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Seed companies show progress on tackling child labour, but fail to tackle non-payment of minimum wages in their supply chain

By 1 November 2018July 15th, 2020No Comments3 min read

Press Release ICN / Stop Child Labour

Utrecht, 1 November 2018

The report Remedies for Indian seed workers in sight? of the India Committee of the Netherlands (ICN) reveals that despite progress in addressing child labour, seed companies have not sufficiently addressed the issue yet. The companies are also largely failing to take adequate measures to address non-payment of minimum wages, especially to women.

In 2015 the India Committee of the Netherlands published two reports on child labour and non-payment of minimum wages in the vegetable seeds and hybrid cottonseeds production in India.(1) The reports highlighted that children under the age of 14 years still accounted for 16% to 25% of the total workforce in respectively vegetable seeds and cottonseeds farms. Another major concern was the non-payment of legal minimum wages, in particular to many women workers. In response to the reports many seed companies publicly promised to work on these issues. This monitoring survey is a follow-up to the 2015 reports, analysing what 14 international and Indian seed companies have done since 2015 to tackle child labour and non-payment of minimum wages. A positive development is the increasing transparency of the seed companies. Especially companies as Bayer, Syngenta, East-West Seed, HM.CLAUSE and Sakata responded extensively to the inquiry. Unfortunately there are also companies that, after several requests, did not reacted, including Advanta, Ankur Seeds and Kaveri Seeds.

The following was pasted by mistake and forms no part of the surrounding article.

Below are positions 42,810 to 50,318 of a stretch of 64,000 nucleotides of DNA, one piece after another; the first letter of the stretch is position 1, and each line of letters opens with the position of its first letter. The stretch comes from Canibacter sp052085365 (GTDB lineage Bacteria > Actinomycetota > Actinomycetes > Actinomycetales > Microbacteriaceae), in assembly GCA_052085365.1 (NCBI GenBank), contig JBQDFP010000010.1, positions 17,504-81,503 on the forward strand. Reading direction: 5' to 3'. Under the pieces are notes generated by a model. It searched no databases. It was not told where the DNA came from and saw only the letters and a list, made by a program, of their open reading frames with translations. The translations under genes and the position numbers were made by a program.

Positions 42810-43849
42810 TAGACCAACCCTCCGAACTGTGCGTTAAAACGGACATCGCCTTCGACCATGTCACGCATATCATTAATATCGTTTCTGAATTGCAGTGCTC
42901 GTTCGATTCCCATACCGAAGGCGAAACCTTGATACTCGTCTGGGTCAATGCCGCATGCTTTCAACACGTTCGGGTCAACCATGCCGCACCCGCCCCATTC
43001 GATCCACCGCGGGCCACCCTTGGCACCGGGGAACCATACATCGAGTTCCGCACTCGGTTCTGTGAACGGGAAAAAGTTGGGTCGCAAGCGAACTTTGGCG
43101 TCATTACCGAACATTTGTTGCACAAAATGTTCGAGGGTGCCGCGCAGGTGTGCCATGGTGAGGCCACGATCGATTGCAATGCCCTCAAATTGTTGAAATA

Incidence of child labour
The survey reveals that most companies are very much aware of the issue of child labour and state that there are no children working in their supply chains, or less than 1%. Their numbers are based on external audits and/or internal monitoring. ICN doubts whether these figures are an accurate assessment of the reality on the ground as recent external research of a seed company by the Council on Ethics of the Norwegian Government Pension Fund for example showed that there are still many children employed at the farms.(2) It is therefore important that seed companies involve independent external subject-matter expertise auditors and the local community to get a better insight in the hidden cases of child labour and the underlying causes of child labour.

Non-payment of minimum wages
The issue of non-payment of minimum wages is recognised, let alone actively dealt with, by only a very few companies. Especially women workers are often not paid the minimum wage. They are generally assigned tasks – like cross-pollination, weeding and harvesting – that pay less than activities performed by men. Companies should ensure that procurement prices are calculated in such a way that they account for minimum wages. Furthermore, it is important that companies together with their suppliers create an action plan to gradually work towards living wages for all workers.

(1) Cotton’s Forgotten Children – Child Labour and Below Minimum Wages in the Hybrid Cottonseed Production in India and Soiled Seeds – Child Labour and Underpayment of Women in Vegetable Seeds Production in India
(2) Council on Ethics for the Government Pension Fund Global to Norges Bank, 1 March 2018, Recommendation to place UPL ltd. under observation. Available at: